A Dog-Friendly and Accessible Guide to Lisbon
There are more than 140 million cats and dogs in Europe. It is clear Europeans love their animals and Portugal is no exception. In 2017, 36% of households in Portugal owned a pet dog. The treatment of said dogs is, however, debatable. It was only 3 years ago Portugal finally recognised animals as sentient beings and abandoned dogs is a constant issue.
Yet, Lisbon compared to London, is one of the most progressive cities when it comes to pet ownership as you legally can’t be turned down for a lease for having a dog!
Lisbon is hands-down one of the most dog-friendly cities I have ever visited. Dougie had the most wonderful time. He was constantly fussed over by strangers in the street and was often bought treats or water by waiters in cafes. There are quite a few things to consider though, so I hope this blog helps you plan your city break with your furry buddy.
I visited the bustling city of Lisbon with my Mum to celebrate her (ahem), 71st birthday, and who with two metal hips has reduced mobility. As Lisbon is built on seven hills it’s not the easiest city to walk around when your hips are not your friend, so this blog will also provide tips on how to enjoy the city when you have reduced mobility because, my friends, travel isn’t just for the young and able.
Finding a place to stay
As Lisbon is so forward thinking on pets finding a rental apartment was not a problem. However, many apartments are old, character-filled properties that have lots of stairs and no lifts.
More modern buildings that have services suitable for those with reduced mobility tend to be outside the city towards either the airport or the coast. We decided to choose an apartment close to the airport but near the modern marina for its’ secure parking and convenience to both, the airport and city. It worked perfectly.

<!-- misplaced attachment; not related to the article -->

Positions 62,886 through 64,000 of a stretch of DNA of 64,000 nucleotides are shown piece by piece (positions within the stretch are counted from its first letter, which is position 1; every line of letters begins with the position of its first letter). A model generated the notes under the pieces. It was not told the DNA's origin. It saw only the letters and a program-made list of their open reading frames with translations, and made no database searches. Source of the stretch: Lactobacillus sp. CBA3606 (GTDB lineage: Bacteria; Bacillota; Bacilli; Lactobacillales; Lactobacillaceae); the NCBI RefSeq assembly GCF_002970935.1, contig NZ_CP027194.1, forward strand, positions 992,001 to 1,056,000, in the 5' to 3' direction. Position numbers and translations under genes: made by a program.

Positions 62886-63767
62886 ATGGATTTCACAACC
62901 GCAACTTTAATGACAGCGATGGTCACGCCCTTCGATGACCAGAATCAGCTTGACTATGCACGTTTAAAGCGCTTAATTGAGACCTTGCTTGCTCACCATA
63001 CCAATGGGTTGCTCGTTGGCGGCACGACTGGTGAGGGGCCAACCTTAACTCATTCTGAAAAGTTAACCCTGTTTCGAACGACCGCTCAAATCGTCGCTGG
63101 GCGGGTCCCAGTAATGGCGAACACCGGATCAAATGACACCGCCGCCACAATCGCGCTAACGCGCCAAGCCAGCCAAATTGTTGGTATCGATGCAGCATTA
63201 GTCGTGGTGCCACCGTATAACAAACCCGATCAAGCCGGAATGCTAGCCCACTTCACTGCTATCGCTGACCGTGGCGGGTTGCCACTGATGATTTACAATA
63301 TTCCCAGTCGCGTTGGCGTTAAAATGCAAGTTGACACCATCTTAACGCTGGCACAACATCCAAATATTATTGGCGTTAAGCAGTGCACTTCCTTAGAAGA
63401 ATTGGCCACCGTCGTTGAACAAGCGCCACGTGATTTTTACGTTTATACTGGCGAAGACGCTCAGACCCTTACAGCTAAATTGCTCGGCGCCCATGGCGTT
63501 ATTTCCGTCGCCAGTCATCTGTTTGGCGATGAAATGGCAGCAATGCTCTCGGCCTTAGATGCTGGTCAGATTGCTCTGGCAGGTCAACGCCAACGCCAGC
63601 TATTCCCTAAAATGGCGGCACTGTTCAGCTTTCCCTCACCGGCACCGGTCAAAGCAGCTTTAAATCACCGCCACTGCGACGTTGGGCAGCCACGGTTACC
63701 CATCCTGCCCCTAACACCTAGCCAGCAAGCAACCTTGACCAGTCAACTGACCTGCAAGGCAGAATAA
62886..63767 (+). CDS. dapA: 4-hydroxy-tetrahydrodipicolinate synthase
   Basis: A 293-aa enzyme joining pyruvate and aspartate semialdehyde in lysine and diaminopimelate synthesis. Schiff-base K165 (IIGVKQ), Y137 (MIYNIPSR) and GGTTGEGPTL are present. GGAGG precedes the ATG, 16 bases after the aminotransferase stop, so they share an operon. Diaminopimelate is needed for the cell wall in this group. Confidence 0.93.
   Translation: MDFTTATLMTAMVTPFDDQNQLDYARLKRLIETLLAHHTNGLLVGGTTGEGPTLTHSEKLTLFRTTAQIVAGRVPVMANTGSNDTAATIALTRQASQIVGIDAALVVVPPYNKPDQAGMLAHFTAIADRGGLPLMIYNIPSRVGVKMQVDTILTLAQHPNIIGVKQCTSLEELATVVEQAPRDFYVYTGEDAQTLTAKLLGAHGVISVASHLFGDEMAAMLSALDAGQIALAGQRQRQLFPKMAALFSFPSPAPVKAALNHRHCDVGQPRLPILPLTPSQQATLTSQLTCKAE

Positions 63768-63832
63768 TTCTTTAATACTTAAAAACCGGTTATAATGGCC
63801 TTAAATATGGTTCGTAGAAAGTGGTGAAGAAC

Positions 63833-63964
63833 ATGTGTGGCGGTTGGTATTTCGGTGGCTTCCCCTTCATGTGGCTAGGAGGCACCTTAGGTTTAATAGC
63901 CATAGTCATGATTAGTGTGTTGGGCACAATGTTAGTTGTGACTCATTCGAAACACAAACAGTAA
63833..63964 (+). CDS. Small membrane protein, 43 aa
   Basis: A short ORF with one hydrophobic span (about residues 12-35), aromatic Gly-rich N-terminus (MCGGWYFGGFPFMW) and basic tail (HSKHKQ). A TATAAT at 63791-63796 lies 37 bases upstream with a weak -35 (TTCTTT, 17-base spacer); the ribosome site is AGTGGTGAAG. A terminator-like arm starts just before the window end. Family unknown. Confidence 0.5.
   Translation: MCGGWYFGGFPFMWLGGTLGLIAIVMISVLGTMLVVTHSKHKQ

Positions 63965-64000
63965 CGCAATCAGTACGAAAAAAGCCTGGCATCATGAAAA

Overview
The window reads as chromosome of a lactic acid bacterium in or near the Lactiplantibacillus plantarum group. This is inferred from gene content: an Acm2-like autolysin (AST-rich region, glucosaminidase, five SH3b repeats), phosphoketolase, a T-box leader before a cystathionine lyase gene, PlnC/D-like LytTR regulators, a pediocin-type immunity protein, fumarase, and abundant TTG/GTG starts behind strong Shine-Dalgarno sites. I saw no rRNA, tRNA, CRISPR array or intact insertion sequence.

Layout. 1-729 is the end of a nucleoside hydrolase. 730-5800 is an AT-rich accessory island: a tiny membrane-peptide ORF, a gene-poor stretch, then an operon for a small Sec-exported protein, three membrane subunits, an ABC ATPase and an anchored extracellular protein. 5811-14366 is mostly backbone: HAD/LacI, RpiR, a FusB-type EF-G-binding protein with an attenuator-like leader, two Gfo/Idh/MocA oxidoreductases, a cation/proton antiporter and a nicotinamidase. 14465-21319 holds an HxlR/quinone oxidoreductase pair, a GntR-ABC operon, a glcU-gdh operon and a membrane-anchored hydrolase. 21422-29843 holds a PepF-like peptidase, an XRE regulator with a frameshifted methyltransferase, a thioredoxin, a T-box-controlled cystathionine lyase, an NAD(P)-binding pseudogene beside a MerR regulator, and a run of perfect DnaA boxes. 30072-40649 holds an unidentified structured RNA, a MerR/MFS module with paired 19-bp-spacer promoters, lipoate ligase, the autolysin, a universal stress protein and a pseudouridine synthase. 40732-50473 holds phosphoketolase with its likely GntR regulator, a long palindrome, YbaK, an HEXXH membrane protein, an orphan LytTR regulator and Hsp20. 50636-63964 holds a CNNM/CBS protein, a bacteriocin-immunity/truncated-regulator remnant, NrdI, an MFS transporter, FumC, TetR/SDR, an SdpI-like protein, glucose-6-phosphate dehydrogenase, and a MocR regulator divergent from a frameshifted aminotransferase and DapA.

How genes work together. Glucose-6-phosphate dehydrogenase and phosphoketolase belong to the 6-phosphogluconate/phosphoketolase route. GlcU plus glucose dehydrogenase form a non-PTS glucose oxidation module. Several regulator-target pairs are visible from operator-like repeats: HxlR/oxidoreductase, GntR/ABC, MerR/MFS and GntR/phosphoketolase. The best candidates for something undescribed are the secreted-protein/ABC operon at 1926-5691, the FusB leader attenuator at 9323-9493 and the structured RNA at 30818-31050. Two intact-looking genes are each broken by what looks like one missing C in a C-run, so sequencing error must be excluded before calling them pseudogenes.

We booked our apartment via AirBnB.
2. Getting Around
There is plenty of public transport in the city BUT to travel with a dog on the underground or trams, no matter its size, you will need a carrier. For my stubborn (and quite heavy!) Jack Russell this wasn’t an option.
Disappointingly Lisbon could do a lot more to make their transport system accessible for everyone. I couldn’t even find a map of the stations that had wheelchair access.
Uber completely saved us. Not only did the sheer convenience and speed of the app remove a lot of stress when navigating the city, but I was able to message the driver in advance (in Portuguese) about having a dog with me. We were only rejected once by a driver who had an “allergy” but it doesn’t much matter when another Uber is mere minutes away.
This is obviously a more expensive way of getting around the city but sometimes paying more so you can all enjoy the trip is worth it.
There are the classic hop on and hop off tour buses that take you all over the city. I would recommend this for those with reduced mobility as they are a fabulous way of exploring a place without lots of walking but if you’re not travelling with a pet they sadly, don’t accept dogs onto tours.
3. Tuk Tuk Tours
The ultimate tacky tourist thing to do, but oh my, they are so much fun! Their little electric motors whizz you through the city’s tiny cobbled, heart-attack hills at breakneck speed. As you bob along the driver tells you facts about the city which you can barely hear over the roar of the bustling city as it whizzes past you. You can’t help but laugh at the absurdity of it all, but the tuk tuk tours ticked all our boxes;
✔️Perfect for anyone with reduced mobility
✔️Great way to see a lot in a short amount of time
✔️No hill walking
We landed the best tour guide who was brilliant at helping Mum in and out of the tuktuk. We loved her so much we booked her for the next day for another tour.
4. Eating Out
Luckily with its European cafe culture you can eat almost anywhere with a dog if they have an outside area. We were able to enjoy meals out during the day and in the evening by sitting outside. I can recommend;
Great outside seating area right on the Commercial Square. Perfect for lunch, coffee and people watching. Waiters gave Dougie water and a good scratch behind his ears.
Delicious, fresh sushi with a lovely terrace where you can sit happily with your dog.
But if you’re feeling tired after a day of sight-seeing you can’t go wrong with Uber Eats who deliver right to your door.
5. Arrange some time apart to explore
Mum and I found this really important to schedule some alone time into our trip so we can enjoy different things. For example, Mum loves museums but that’s not possible with a dog in tow and I enjoy mindlessly walking which isn’t possible when you’re with someone who struggles to walk long distances.
Allowing each other to have the space to do what we each wanted to do meant no one missed out.